Elaine S. Oran, Glenn L. Martin Institute professor of engineering, University of Maryland, United States, has been elected to the American Academy of Arts and Sciences, one of the oldest and most prestigious honorary societies in the United States. Professor Oran is among 213 new members of the academy, recognized for their accomplishments as scholars, scientists, writers, artists, and civic and philanthropic leaders.
“I am really honored by this recognition,” Oran said. “It is something I did not at all expect to happen and it was quite a surprise. In fact, it came on my birthday and fortunately not a couple weeks earlier (which would have been April 1.) Also, I’m looking forward to meeting [former U.S. President] Barack Obama and Tom Hanks at the induction ceremony, but more so, to seeing many good friends who I hope will be there.”
In an article posted by the University of Maryland, “Oran is widely recognized for her contributions to the advancement of science and engineering. She pioneered computational technology for the solution of complex reactive flow problems, unifying concepts from science, mathematics, engineering, and computer science in a new methodology. Oran has received many awards and honors, including the Fluid Dynamics Prize of the American Physical Society, the Zeldovich Gold Medal of The Combustion Institute, and the Society of Women Engineers Achievement Award. In addition, Oran is a member of the National Academy of Engineering, which is among the highest professional distinctions accorded to an engineer. She has published extensively in journals, and her research has garnered significant media coverage.” Visit the University of Maryland website for the full article.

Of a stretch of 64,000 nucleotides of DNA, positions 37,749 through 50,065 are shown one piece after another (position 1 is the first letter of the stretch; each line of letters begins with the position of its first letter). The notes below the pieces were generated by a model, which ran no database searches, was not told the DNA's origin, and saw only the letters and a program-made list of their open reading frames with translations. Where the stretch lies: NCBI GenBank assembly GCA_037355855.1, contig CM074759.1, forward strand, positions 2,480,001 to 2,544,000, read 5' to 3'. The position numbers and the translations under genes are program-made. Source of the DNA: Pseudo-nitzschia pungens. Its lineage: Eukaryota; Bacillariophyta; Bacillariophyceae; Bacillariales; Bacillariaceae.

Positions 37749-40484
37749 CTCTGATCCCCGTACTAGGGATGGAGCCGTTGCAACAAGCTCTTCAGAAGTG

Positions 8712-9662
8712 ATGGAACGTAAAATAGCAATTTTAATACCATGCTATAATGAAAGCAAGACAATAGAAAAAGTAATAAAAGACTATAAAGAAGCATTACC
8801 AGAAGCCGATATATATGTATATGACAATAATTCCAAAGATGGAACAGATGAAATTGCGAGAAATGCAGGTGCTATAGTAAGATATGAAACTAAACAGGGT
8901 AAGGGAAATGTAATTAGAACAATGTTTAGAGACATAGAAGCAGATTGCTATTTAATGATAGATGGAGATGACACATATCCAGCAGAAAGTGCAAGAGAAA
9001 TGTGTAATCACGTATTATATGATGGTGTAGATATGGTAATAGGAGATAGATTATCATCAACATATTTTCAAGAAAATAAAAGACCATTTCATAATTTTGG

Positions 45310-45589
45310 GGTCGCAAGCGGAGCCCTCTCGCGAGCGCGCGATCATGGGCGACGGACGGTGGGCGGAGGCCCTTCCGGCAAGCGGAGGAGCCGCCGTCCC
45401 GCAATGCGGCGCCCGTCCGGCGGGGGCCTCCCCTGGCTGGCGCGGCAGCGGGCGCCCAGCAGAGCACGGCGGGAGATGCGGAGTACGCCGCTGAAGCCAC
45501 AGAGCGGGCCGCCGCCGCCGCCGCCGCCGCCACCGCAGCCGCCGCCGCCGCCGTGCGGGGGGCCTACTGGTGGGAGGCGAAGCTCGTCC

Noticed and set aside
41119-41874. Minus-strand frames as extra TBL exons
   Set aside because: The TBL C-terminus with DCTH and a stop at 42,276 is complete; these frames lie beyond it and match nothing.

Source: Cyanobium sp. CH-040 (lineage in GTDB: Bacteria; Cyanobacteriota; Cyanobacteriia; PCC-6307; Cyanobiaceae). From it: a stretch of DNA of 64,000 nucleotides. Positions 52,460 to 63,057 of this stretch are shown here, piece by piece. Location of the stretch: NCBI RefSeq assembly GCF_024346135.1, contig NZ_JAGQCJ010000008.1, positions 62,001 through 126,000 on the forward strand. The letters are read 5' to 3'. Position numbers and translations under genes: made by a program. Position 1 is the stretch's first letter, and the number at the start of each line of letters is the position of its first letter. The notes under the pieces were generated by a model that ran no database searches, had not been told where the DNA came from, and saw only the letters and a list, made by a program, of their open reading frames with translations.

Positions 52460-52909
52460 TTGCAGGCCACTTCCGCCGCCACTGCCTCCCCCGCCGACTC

“Membership in the Academy is not only an honor, but also an opportunity and a responsibility,” said Jonathan Fanton, President of the American Academy. “Members can be inspired and engaged by connecting with one another and through Academy projects dedicated to the common good. The intellect, creativity, and commitment of the 2018 Class will enrich the work of the Academy and the world in which we live.”
Since its founding in 1780, the American Academy has served the United States as a champion of scholarship, civil dialogue, and useful knowledge. As one of the nation’s oldest learned societies and independent policy research centers, the Academy convenes leaders from the academic, business, and government sectors to address critical challenges facing the global society.
Please join The Combustion Institute in congratulating Elaine S. Oran on being elected to this prestigious society.